Habi Kadayawan Fashion Accessory Design Competition: What makes a winning design?

The recent fashion accessory design competition gathered an impressive pool of talents. Habi Kadayawan, only in its second season, has yet to prove to be a good jump off point for new and seasoned local talents to showcase their creativity to the global stage, but it’s getting there.


The models wearing the accessories of the 15 finalists


After deliberating on submitted designs inspired by the tribes of Davao, 15 made it to the final list with entries each in three categories: student, hobbyist, and professional. The actual products were prejudged with creativity and originality, craftsmanship and visual appeal and marketability as the criteria. Runway appeal was reserved for the final judging.


The winning pieces inspires by the Davao tribes


The judges were talented and renowned in their fields of expertise in the design arena: couturier Cary Santiago, furniture maven Vito Selma, accessory designer D’Oro Barandino, shoes and accessories designer Maco Custodio and Pret-a-porter designer Avel Bacudio. They excelled in their crafts, were able to penetrate the international arena with their products, they are recognized and have received numerous accolades.


The guest judges- Vito Selma, Avel Bacudio, Maco Custodio, D’Oro Barandino & Cary Santiago


The winners and their creations- Rhyan Orillo (student), Carmaela Alcantara (professional) and Kathryn Fanlo (hobbyist)

Carmaela Alcantara won in the professional category with her “D-11” bag. “Durian varieties are named D with numerical digits. 11 refers to the number of Davao tribes. It’s embellished with beads shaped like thorns connected at the base, like how the tribes co-exist-together and connected.” She needs about two to three weeks lead time to produce one bag.


“D-11,” bag by Carmaela Alcantara. Winner, Professional category

Kathryn Fanlo’s “Pahidungog” neckpiece won in the hobbyist category. “The 11 tribes are represented in my centerpiece made of hand-sculpted polymer clay. It also showcases the handwoven fabric of the Mandaya as well. The centerpiece is versatile and can be used in several ways, like a bag charm.” Fanlo currently has three variations including the Philippine Eagle and Waling-waling.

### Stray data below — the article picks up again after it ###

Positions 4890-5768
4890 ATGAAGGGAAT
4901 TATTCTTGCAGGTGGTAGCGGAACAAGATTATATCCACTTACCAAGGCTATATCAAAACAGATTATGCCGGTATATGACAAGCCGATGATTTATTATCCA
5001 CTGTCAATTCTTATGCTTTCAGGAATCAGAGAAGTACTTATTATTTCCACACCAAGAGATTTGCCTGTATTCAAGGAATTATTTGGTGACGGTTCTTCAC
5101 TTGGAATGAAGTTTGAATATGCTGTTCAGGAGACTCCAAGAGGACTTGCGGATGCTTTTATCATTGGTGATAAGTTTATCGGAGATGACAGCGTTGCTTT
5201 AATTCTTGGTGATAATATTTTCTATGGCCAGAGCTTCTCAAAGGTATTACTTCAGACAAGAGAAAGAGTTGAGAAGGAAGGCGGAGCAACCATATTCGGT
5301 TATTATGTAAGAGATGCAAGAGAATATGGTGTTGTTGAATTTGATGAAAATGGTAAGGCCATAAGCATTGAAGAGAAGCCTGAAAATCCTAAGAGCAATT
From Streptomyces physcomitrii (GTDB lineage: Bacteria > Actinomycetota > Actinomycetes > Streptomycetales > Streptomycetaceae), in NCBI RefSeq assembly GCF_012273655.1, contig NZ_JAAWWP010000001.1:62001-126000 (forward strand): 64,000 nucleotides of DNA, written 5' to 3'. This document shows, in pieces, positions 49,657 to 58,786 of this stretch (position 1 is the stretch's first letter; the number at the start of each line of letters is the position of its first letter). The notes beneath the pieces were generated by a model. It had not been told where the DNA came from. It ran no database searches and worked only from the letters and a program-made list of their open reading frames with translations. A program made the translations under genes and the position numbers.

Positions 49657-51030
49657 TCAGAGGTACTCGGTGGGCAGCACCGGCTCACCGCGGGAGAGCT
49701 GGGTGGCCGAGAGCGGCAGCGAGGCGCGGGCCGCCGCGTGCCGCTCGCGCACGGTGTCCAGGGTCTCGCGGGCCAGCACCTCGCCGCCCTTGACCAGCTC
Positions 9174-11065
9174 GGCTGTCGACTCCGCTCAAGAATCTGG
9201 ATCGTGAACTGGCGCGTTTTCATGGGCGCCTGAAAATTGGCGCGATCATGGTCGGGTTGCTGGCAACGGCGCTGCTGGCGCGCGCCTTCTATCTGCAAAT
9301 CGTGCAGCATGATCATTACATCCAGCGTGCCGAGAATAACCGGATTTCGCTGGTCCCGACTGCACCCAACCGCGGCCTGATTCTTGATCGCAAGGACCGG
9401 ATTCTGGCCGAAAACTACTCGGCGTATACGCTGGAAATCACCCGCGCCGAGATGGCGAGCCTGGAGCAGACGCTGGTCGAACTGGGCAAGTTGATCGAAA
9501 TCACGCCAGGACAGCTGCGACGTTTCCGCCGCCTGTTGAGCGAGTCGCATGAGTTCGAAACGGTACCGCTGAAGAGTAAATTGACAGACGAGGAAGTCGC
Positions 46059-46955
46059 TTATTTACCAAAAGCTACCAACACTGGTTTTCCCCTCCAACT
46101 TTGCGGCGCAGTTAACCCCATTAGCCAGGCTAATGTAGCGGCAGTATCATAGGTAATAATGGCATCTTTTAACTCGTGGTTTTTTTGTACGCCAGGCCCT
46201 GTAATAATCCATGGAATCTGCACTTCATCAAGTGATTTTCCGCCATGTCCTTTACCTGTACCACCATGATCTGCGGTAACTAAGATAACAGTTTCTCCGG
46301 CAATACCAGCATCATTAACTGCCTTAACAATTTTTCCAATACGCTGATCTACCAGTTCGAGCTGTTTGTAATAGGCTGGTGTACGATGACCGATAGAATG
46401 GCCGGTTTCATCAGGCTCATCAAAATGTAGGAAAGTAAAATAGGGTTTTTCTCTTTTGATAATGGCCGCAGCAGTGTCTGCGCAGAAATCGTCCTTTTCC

“Pahidungog,” neckpiece by Cathryn Fanlo. Winner, Hobbyist category

Winning in the student category was Rhyan Orillo’s “Panyas” tote bag made of t’nalak fiber with panyas seeds beading. “In my hometown, Bansalan, the indigenous people create accessories accessories using panyas seeds and sell it. My design inspiration was the Bagobo Tagabawa’s livelihood, which is the beading.”


“Panyas,” bag by Rhyan Orillo. Winner, Student category.


Vito Selma. “For me, the winning piece should be a balance of originality and its saleability, but the biggest factor for me is the story behind the work. It should speak of the artist. It should speak of where they’re from, which is Davao. One of the best things I saw today was one lady’s product, she was very creative in the functionality of the object.”

Avel Bacudio. “Lahat sila is ok. Lahat sila is parang bago. Ang pinaka gusto ko, because I’m into ready-to-wear, is one product that na pwedeng global, na pwede i-mix mo kahit saang damit. Na- capture ang attention ko nitong produkto na super simple pero nandun lahat yung symbol ng Davao. I’m looking for a symbol na pwedeng pang global, mabilis gawin at competitive ang presyo abroad.

Maco Custodio. “It should be unique and encapsulate who Davao is. It should be distinctly from Davao. I saw that in the product of my choice. It’s very Davao, yet international (in appeal).”

D’Oro Barandino. “My basis for judging is the use of a clever concept infused in the design. Something original and something I haven’t seen before. I think the winning piece should be able to interpret something that comes from Davao. I was impressed with one entry. She was able to interpret a very distinctive Davao item into a product, but very unique manner. It doesn’t look ethnic. It looked very global. Once you look at it, it bears the silhouette of very distinctive Davao product.

Cary Santiago. “For me, it has to be a piece you can wear daily. A piece you can wear not just for one occasion. A winning piece should not be heavy. Something you can put in your bag and pull out to wear it. A piece that can be sold internationally. It has to be both visually appealing and marketable right away, which is the ultimate aim of the contest.”

Congratulations, winners! Take your creations to the international market.


The finalists in the Professional category- Joan Salaver, M. Tanoy Furniture; Juvey Fernandez, T’nalak Home; Yvette Celi, Yvett’es Bags & Beads; Eileen Sitkar, Emilia’s Jewellery; Carmaela Alcantara, Crystal Seas.

The finalists in the Hobbyist category


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Email me at jinggoysalvador@yahoo.com.

Also published in the SunStar Davao newspaper.